| 
  • If you are citizen of an European Union member nation, you may not use this service unless you are at least 16 years old.

  • Stop wasting time looking for files and revisions. Connect your Gmail, DriveDropbox, and Slack accounts and in less than 2 minutes, Dokkio will automatically organize all your file attachments. Learn more and claim your free account.

View
 

Smart Project Planning

Page history last edited by Alexandra Pittman 9 years, 8 months ago

 

Dutch Ministry of Foreign Affairs. MDG3 Fund. 2008. “Applying the SMART Concept.”

 

The SMART project planning document sets out a general framework for monitoring and evaluating MDG3 Fund grant recipients’ projects. The SMART concept is used as the guiding framework for outlining major project activities, sub-results stemming from activity implementation, and the project goals. Achieving these intended goals then serves as the primary method for assessing project success. Goals and activities are developed to be SMART: Specific, Measurable, Acceptable, Realistic, and Time Bound.

 

Strengths:

  • This is a simple, clear, and straightforward tool for outlining the main project objectives and for developing indicators.
  • The SMART concept is widely recognized as important to consider when creating strong objectives or indicators.
  • There is no need for specialized monitoring and evaluation (M&E) training.
  • It is fairly straightforward to assess and determine goal achievement.

 

Weaknesses (or not designed for):

  • Typically, the SMART concept is used to help shape indicator (or objective) development in the midst of a broader M&E framework.  By limiting M&E by using the SMART tool as the primary assessment mechanism (as done with the MDG3 Fund), little can be said about how or why a program worked.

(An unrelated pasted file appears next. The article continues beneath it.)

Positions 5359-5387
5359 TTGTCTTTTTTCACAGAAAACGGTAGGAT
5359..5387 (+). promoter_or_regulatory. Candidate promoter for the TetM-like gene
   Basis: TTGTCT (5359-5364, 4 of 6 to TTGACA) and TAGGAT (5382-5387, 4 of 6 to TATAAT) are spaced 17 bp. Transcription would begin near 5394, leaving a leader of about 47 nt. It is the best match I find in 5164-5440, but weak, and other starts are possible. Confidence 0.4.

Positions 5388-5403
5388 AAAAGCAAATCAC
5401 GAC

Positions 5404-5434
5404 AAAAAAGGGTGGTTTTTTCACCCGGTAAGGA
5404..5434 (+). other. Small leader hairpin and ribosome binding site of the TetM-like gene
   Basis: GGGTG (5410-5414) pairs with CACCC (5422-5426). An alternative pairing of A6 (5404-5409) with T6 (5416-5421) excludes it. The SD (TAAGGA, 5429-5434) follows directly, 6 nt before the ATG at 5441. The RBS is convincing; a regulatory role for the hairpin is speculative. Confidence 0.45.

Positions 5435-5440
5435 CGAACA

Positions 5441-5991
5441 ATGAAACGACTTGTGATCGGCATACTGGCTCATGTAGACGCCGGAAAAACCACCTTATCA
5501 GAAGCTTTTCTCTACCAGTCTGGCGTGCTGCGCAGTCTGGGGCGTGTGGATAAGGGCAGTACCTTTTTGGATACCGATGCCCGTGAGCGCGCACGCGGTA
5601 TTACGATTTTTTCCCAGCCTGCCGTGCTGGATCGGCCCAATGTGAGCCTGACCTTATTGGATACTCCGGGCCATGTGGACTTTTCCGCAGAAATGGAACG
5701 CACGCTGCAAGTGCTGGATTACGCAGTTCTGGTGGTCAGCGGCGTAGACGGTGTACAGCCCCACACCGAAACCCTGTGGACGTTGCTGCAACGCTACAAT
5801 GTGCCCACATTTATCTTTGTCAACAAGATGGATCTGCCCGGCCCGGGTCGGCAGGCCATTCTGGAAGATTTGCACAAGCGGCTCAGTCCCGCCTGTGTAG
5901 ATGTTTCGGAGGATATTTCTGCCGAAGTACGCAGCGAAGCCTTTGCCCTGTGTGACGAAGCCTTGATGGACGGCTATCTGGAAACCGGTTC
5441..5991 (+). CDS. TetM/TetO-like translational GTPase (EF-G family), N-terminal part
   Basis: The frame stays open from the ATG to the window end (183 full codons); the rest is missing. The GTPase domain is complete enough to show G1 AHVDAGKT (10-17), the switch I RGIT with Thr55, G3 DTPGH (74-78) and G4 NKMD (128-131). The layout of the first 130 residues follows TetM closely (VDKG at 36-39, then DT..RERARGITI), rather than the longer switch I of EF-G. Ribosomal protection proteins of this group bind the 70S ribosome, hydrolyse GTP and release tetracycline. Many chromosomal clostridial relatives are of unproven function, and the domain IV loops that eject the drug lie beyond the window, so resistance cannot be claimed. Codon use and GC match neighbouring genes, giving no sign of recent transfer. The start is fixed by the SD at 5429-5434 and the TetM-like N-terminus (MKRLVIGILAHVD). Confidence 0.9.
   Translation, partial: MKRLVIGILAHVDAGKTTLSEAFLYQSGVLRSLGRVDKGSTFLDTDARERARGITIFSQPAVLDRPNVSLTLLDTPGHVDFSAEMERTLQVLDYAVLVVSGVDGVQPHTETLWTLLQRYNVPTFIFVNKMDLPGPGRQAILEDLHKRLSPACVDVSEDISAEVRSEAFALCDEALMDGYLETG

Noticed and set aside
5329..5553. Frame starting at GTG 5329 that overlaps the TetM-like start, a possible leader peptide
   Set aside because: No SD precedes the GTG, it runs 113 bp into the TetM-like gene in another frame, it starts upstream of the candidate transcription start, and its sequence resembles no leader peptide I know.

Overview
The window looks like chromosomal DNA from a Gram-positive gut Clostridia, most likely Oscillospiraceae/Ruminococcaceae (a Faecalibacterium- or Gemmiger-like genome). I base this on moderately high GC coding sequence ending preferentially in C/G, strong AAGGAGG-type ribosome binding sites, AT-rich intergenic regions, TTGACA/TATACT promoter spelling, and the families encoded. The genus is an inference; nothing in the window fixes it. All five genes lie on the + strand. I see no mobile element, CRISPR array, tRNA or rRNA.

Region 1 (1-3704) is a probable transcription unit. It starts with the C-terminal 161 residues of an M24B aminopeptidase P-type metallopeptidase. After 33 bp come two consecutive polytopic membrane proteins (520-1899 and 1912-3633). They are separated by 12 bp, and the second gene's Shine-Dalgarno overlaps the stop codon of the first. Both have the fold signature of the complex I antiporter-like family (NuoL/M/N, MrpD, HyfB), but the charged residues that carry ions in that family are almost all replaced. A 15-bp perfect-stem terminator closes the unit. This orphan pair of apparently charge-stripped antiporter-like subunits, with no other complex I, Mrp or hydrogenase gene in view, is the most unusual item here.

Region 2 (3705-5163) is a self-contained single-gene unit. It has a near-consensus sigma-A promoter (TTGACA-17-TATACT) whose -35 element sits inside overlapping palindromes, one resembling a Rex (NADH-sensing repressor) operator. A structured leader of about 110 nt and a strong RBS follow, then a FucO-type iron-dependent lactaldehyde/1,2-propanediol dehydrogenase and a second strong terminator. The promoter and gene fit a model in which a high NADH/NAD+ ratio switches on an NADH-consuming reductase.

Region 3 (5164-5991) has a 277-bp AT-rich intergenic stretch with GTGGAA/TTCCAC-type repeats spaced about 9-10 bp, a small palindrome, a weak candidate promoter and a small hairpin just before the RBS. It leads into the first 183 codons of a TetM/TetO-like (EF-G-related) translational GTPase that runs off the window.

• The SMART tool focuses on measuring primarily goals and outcomes precludes other learnings, which provide valuable lessons to the women’s movement, e.g., challenges, unexpected consequences, most effective means of implementation, and identifying the pathways and levers of the intended change.
  • There is an embedded logical fallacy in the SMART tool. The notion that implementing activities will lead to successful program results and goals lacks traction, particularly as the process of implementing the program is not specified or assessed with the SMART tool. Thus, there are no learning and feedback channels embedded in the assessment. We can only identify if a goal was achieved or not. We have no mechanism for determining the pathways that lead to goal achievement or if there was a breakdown point in the path to goal achievement. 
  • The SMART tool does not attend to contextual conditions that may constrain or augment program results and goals.
  • There is no distinction between short-term and long-term goals.
  • The SMART tool is supposed to help determine “success”, but it is unclear what success means.
  • Power remains obscured. Additionally, there is no accounting for multiple voices. 

  

Comments (0)

You don't have permission to comment on this page.